“Planet Earth Report” provides descriptive links to headline news by leading science journalists about the extraordinary discoveries, technology, people, and events changing our knowledge of Planet Earth and the future of the human species.
How to Photograph a (Possible) Alien Artifact –We don’t know if the interstellar object ‘Oumuamua was natural or artificial—but a new telescope coming online in a few years could help us identify the next one, reports Avi Loeb for Scientific American,
CERN experiment hints at new force of nature, reports The Guardian. Scientists at the Large Hadron Collider near Geneva have spotted an unusual signal in their data that may be the first hint of a new kind of physics.
World’s oldest meteor crater isn’t what it seems, reports Harry Baker for Live Science. –New controversial claim suggests it’s not a meteor crater at all. “Known locally as the Maniitsoq structure, is located 34 miles (55 kilometers) southeast of the town of Maniitsoq in Greenland. The structure is around 62 miles (100 km) in diameter and formed around 3 billion years ago, although its origin has been disputed in recent years.”
How Intelligent Could Life Be Without Natural Selection?, asks Arik Kershenbaum for Nautilus.”It’s not unreasonable that in 100 or 200 years, our computer systems will be effectively sentient: human-like robots, similar to Star Trek’s Commander Data. Alien civilizations that are considerably more advanced than us are likely already capable of such creations. The possibility—likelihood, even—of such robotic life has implications for our predictions about life on alien planets.”
Some of Earth’s tiniest living things could survive on Mars, reports astrophysicist Caleb Scharf for Popular Science. Bacteria and fungi were hurled into Earth’s middle stratosphere, which resembles many of Mars’ harsh conditions.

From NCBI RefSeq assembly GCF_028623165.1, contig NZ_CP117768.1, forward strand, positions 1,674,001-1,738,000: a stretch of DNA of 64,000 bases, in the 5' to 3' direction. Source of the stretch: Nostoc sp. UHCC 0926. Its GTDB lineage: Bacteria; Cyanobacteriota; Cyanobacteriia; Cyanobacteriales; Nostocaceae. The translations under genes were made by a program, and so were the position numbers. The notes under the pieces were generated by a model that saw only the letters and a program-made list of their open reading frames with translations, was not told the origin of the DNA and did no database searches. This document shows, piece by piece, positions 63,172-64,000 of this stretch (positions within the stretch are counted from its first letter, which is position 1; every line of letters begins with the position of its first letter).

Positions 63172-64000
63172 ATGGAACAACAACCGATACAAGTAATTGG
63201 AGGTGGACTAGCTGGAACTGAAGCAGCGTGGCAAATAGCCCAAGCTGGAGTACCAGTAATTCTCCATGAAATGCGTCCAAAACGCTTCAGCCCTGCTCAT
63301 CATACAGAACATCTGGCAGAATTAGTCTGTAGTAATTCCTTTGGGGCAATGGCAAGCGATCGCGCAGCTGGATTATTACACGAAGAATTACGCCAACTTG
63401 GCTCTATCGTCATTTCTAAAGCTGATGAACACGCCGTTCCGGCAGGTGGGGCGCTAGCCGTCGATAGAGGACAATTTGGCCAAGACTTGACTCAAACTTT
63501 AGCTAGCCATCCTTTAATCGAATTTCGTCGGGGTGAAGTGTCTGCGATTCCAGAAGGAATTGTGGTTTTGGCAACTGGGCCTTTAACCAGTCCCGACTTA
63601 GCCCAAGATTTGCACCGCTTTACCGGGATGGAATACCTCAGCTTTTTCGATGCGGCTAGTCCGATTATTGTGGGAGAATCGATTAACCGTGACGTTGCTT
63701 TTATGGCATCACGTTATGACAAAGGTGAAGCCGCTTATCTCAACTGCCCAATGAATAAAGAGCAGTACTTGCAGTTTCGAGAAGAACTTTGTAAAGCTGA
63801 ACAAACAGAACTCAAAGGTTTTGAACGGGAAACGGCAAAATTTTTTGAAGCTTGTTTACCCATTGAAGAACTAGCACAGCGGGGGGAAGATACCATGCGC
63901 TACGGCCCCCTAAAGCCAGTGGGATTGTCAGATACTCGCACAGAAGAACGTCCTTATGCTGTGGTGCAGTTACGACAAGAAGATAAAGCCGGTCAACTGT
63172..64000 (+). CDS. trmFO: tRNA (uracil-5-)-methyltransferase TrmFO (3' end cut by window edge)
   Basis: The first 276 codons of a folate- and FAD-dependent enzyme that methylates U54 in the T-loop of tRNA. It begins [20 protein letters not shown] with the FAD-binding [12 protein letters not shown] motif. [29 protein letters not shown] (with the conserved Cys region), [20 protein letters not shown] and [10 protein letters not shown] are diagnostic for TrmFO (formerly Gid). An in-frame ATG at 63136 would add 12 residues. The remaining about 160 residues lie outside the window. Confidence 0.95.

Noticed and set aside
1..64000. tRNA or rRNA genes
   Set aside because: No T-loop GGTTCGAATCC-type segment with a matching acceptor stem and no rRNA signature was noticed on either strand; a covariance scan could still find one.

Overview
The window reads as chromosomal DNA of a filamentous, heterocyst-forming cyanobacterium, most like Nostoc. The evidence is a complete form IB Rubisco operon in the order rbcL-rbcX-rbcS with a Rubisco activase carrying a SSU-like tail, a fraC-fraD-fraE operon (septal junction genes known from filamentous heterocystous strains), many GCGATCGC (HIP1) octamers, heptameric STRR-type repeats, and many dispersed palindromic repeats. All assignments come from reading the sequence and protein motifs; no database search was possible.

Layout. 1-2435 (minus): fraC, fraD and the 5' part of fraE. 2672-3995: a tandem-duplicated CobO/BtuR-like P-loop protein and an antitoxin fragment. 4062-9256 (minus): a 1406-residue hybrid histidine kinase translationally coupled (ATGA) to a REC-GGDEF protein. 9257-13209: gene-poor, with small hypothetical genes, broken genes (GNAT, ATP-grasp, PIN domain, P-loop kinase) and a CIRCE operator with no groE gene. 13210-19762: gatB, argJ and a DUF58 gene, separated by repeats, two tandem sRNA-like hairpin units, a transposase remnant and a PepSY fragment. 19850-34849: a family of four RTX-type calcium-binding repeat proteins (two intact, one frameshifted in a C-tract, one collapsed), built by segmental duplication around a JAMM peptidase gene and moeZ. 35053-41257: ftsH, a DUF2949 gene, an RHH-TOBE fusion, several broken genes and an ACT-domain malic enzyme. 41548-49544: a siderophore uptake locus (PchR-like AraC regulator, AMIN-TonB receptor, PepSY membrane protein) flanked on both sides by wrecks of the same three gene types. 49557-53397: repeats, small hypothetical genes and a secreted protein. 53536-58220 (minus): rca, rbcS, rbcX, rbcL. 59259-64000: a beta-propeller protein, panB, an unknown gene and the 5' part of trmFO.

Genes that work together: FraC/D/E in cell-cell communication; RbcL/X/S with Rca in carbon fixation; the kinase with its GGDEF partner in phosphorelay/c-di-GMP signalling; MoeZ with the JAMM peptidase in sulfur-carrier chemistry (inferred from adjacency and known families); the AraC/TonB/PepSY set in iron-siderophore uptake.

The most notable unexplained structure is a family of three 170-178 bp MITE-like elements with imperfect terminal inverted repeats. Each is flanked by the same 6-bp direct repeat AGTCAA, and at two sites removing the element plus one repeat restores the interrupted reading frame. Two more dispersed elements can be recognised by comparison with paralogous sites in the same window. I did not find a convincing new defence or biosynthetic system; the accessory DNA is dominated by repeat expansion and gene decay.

Life Beyond Human Has to Play by the Rules, reports David Barash for Nautilus. –A zoologist explains why complex life anywhere depends on natural selection.
A Tsunami Likely Hurled Huge Rocks onto a Tiny Island –A Caribbean island’s giant rocks were thought to be deposited by enormous waves, reports Katherine Kornei for Scientific American.
Eruption in Iceland may mark the start of decades of volcanic activity –The first eruption in the Reykjanes Peninsula in about 800 years is not expected the threaten any population centers, but it does provide a unique opportunity to study the geologic mysteries of the region.
The Ghost of Ancient Earth’s Magma Oceans Found in Greenland Rocks, reports Singularity Hub. –In a new study, published in Science Advances, University of Cambridge scientists say they’ve found evidence of ancient Earth’s magma oceans in 3.7-billion-year-old rocks in Greenland.
The Secret Auction That Set Off the Race for AI Supremacy, reports Cade Metz for Wired. –“How the shape of deep learning—and the fate of the tech industry—went up for sale in Harrah’s Room 731, on the shores of Lake Tahoe. …[The auction for Geoff Hinton’s newly formed AI company] was the beginning of a global arms race, and this race would quickly escalate in ways that would have seemed absurd a few years before.”
Scientists Have Discovered a New Pattern In a Repeating Signal from Space –What astronomers found in the most precise time measurement of a fast radio burst ever captured, reports Becky Ferreira for Motherboard/Vice.
Scientists Created an Artificial Early Embryo From Human Skin Cells, reports Singularity Hub. –Last week, two studies in Nature torpedoed the classic narrative of the beginning of life. Two independent teams coaxed ordinary skin cells into a living cluster that resembled a fertilized human egg—and the very first stages of a developing human embryo.
Scientists Grow Mouse Embryos in a Mechanical Womb, reports Gina Kolata for The New York Times –Biologists have long held that a fetus needs a living uterus to develop. Maybe not anymore.
Your free twice-weekly fix of stories of space and science –a random journey from Planet Earth through the Cosmos– that has the capacity to provide clues to our existence.
e and add a much needed cosmic perspective in our Anthropocene epoch.